The nicest thing about the Westcountry is Dartmoor, obviously.
I once overheard a couple of older ladies chatting together on the local community bus, as you do. One said…
“I’ve just been to Dartmoor, it was lovely” She paused for a beat before adding “still, you don’t like Dartmoor, do you”.
It wasn’t a question between the two of them, the first was nearly stating what must have been an acknowledged fact. I could tell this was the case because her companion replied
“No, but I love the sea, and you don’t like the sea”.
I’ve never quite recovered from hearing these two assertions, such is the absurdity.
Now, I’ve no business listening in to conversations and should know better (certainly at my age) but this exchange always struck me as odd, down to the fact that one can, in all practicality, love BOTH ”the sea”, and Dartmoor. Being that Dartmoor is one of the larger areas of wilderness in England, and possibly the furthest from civilisation that many of us will ever reach in our lifetimes, it seems a shame to pull the plug on it. Equally, but unequally, “The Sea”, in this case a blanket statement referring to, presumably, all coastline and ALL OF THE WATER that one can shake a stick at. I know this because that stick was being shaken right there on the community bus.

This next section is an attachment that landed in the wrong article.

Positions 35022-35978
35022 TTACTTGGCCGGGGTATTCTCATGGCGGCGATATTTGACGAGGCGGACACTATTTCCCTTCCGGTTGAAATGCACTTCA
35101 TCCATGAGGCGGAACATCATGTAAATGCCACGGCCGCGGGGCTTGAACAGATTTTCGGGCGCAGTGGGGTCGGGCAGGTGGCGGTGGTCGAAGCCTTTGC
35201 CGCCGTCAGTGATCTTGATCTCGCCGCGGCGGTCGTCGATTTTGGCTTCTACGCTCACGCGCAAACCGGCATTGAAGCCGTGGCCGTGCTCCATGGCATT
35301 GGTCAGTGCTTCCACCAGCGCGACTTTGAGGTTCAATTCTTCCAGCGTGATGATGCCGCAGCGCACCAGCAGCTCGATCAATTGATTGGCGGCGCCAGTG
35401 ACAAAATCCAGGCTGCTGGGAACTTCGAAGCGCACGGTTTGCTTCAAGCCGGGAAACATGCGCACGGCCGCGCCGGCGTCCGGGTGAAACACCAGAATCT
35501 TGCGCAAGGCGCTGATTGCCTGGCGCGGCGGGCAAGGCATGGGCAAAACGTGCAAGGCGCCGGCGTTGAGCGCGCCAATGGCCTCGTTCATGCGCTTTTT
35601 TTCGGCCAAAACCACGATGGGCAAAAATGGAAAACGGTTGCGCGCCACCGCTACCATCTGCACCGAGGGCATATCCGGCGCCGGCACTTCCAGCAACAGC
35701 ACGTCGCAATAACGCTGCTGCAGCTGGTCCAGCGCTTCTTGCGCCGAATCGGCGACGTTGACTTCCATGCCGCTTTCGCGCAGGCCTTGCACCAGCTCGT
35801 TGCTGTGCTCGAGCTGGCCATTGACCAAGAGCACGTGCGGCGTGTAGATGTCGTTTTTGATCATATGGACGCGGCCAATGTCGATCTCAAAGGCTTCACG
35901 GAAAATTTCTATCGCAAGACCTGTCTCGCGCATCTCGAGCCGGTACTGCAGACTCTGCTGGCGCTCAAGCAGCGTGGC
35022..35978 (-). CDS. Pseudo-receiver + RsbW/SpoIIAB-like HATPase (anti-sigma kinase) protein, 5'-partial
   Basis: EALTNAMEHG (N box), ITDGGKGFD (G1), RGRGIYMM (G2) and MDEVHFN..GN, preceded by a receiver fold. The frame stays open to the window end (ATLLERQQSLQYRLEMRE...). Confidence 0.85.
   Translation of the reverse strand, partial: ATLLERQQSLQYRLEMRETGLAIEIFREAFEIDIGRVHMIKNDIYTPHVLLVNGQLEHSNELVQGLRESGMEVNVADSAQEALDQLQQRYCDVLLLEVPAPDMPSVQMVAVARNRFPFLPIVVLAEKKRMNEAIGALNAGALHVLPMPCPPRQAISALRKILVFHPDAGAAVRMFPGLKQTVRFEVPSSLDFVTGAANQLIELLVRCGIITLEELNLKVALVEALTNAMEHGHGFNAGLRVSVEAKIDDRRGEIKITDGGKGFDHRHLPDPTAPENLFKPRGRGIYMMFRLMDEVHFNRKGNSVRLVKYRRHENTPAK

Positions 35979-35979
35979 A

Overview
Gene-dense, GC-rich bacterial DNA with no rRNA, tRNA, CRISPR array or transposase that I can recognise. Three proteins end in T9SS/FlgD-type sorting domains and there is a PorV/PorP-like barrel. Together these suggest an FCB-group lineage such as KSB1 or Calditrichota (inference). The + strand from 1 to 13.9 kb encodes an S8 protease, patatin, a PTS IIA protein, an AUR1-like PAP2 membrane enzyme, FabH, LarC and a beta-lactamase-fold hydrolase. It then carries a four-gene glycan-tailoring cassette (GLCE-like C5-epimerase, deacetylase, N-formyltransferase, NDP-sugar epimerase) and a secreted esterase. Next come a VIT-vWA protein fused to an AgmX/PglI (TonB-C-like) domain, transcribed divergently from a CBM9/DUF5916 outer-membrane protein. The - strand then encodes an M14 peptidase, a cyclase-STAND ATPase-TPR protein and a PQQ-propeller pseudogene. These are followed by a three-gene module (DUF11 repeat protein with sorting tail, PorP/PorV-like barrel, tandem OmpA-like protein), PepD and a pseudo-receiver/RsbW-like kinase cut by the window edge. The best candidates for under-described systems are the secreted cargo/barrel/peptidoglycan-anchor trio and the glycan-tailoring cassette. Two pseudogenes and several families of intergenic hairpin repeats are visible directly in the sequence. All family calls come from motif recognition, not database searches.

It’s a terrible decision, and one thankfully you may never have to take (outside of a little intellectual experiment posed on a blogpost): which could you live without, the moors, or the sea?
For most of us Westcountry folks this question is irrelevant, of course we (generally) enjoy the varied landscape of Wessex, Dumnonia and Corwellum, the Westcountry. Devon alone has the most coastline of any county in England and Dartmoor is our foremost wilderness area. We enjoy enjoy lots of space and the Westcountry has the lowest population density of any area in the UK, which sounds brilliant (at least for a holiday).